Whether or not a similar code is required in your state or country, it’s something that you should definitely address.
Several brands manufacture films that can be applied to glass to meet impact requirements, costing only $3 per square foot.
Where should I put my hot tub?
A hot tub can be placed anywhere (indoors or outdoors) where there is a solid, level surface with a nearby water and electrical supply. Hot tubs can sit on firm foundations such as concrete, decking, patios, or gravel. The ideal location has easy access, privacy, shade, and no wind.
Pay attention to things such as the prevailing wind and the orientation of the sun to find the most comfortable spot for your new hot tub. Sunlight and winds have an impact on the cost of maintaining the water temperature.
Increasing sunlight exposure and reducing the impact of winds can save you money on your energy bill.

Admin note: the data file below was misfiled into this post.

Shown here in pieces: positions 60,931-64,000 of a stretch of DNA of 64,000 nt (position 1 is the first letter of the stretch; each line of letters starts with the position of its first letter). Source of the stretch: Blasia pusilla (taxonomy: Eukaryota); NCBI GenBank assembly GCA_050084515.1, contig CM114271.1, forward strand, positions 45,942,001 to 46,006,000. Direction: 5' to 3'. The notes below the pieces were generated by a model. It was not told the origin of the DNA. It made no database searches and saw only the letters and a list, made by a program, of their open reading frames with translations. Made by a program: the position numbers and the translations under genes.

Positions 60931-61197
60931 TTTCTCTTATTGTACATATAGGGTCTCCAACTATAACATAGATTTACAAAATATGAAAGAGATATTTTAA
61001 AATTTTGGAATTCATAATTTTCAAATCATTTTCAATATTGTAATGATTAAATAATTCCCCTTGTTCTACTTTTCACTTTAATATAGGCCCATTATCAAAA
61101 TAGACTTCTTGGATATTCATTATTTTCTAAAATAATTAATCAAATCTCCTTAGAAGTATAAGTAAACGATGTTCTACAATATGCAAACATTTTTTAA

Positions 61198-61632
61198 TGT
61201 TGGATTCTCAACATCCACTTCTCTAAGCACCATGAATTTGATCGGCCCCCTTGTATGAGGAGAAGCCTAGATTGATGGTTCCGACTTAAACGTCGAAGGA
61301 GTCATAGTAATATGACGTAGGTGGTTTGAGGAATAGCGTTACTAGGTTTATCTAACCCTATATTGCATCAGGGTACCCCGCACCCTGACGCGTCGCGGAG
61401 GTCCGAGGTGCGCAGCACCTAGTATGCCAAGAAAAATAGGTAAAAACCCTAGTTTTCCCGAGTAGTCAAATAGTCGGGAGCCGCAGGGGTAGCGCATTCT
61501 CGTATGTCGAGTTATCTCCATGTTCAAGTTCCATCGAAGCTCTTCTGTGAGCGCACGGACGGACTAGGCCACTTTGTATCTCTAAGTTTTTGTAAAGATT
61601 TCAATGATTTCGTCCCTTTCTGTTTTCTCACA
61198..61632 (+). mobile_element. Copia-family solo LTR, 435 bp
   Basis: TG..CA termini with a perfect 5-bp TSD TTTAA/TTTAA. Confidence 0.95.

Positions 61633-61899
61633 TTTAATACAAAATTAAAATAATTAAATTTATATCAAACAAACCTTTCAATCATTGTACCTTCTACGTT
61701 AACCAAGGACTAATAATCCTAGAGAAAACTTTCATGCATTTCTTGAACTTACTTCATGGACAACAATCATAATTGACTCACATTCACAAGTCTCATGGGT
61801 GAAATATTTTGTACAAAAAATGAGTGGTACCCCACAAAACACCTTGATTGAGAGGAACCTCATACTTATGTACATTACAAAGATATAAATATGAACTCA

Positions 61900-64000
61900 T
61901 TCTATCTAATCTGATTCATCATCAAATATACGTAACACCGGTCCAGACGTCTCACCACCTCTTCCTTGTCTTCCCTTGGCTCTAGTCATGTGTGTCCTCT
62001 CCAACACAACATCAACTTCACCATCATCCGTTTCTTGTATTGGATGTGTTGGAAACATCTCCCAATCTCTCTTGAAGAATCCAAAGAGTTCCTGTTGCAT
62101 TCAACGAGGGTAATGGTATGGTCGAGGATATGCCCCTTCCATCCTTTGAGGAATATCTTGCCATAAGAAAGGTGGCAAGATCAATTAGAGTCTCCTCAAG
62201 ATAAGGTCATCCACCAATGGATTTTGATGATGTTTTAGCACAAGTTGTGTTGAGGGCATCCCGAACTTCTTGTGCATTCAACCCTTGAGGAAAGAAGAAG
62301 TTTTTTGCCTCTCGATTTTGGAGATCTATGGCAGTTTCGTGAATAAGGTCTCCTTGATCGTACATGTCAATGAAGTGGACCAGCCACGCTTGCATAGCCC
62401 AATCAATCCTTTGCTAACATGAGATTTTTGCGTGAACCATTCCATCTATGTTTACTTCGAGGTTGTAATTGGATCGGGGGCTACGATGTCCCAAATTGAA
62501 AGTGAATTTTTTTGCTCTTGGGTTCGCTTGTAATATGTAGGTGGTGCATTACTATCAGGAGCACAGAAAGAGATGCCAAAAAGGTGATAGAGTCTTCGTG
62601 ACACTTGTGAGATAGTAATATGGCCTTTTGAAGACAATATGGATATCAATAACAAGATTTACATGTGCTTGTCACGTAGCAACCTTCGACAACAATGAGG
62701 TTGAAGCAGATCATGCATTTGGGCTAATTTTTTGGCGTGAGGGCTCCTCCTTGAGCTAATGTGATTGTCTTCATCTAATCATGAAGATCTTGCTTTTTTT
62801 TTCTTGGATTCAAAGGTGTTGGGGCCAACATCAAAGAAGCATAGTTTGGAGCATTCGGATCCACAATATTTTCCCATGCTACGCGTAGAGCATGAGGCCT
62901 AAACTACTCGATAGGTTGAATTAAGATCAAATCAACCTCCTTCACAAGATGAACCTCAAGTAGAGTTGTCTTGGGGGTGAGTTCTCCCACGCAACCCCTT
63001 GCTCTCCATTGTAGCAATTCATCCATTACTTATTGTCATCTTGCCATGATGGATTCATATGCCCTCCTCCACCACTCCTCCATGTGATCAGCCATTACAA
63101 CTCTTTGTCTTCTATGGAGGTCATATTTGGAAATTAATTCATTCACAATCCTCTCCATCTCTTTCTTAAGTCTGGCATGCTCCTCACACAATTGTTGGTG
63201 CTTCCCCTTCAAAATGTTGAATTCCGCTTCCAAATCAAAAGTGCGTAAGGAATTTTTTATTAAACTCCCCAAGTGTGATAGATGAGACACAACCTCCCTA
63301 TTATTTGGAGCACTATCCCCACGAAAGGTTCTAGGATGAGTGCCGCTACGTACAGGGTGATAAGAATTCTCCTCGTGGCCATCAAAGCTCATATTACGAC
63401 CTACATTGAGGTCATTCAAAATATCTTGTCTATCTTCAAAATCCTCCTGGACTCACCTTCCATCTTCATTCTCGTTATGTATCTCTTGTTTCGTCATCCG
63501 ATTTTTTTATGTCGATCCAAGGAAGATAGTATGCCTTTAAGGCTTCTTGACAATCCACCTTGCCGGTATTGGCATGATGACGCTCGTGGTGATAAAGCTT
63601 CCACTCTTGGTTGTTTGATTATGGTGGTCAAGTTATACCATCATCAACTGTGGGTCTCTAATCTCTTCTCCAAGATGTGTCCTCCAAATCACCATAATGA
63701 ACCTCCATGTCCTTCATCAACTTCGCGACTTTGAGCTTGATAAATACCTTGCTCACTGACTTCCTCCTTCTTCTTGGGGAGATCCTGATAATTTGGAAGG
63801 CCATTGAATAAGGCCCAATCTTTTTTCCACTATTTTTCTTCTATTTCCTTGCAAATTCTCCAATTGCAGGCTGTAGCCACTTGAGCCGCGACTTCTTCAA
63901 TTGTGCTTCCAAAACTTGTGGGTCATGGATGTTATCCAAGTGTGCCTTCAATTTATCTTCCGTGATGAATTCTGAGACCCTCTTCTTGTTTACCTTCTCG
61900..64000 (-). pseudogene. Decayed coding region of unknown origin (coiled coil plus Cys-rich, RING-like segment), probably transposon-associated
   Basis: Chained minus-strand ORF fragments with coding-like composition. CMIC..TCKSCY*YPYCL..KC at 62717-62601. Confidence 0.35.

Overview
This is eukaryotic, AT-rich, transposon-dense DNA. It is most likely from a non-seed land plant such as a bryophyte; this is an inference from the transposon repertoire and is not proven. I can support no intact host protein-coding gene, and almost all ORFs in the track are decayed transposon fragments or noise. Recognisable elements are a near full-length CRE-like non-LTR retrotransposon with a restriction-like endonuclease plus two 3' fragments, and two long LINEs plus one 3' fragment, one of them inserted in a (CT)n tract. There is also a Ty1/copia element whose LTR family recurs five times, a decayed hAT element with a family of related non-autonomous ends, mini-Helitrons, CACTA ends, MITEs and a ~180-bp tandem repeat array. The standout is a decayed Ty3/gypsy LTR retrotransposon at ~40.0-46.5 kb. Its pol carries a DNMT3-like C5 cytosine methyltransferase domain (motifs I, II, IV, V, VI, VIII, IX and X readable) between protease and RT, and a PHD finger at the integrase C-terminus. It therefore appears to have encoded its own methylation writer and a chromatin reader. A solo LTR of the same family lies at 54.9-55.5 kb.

Look to choose a location for your spa’s foundation that’s as level as possible. The more uneven the surface is to start, the more work you’ll have leveling it out.
It’s best to avoid having the spa foundation in an area close to trees or shrubs. Over time, the roots may find their way beneath your hot tub foundation, which will cause your hot tub to become unlevel.
When a hot tub is on an uneven surface, the dips put stress on the frame and shell of the hot tub, which can lead to fractures and cracks.
Another issue with having your spa close to vegetation is that the foliage can find its way into the hot tub water. Apart from being a nuisance to remove, it can also lower the pH and cause havoc when trying to balance the water chemistry.
You also want to take privacy into consideration. The last thing you want is to be overlooked by your neighbors and their annoying children.
If possible, choose an area of your yard that naturally blocks views and noise from the surrounding homes. A cheap privacy screen is often all you need to relax in peace.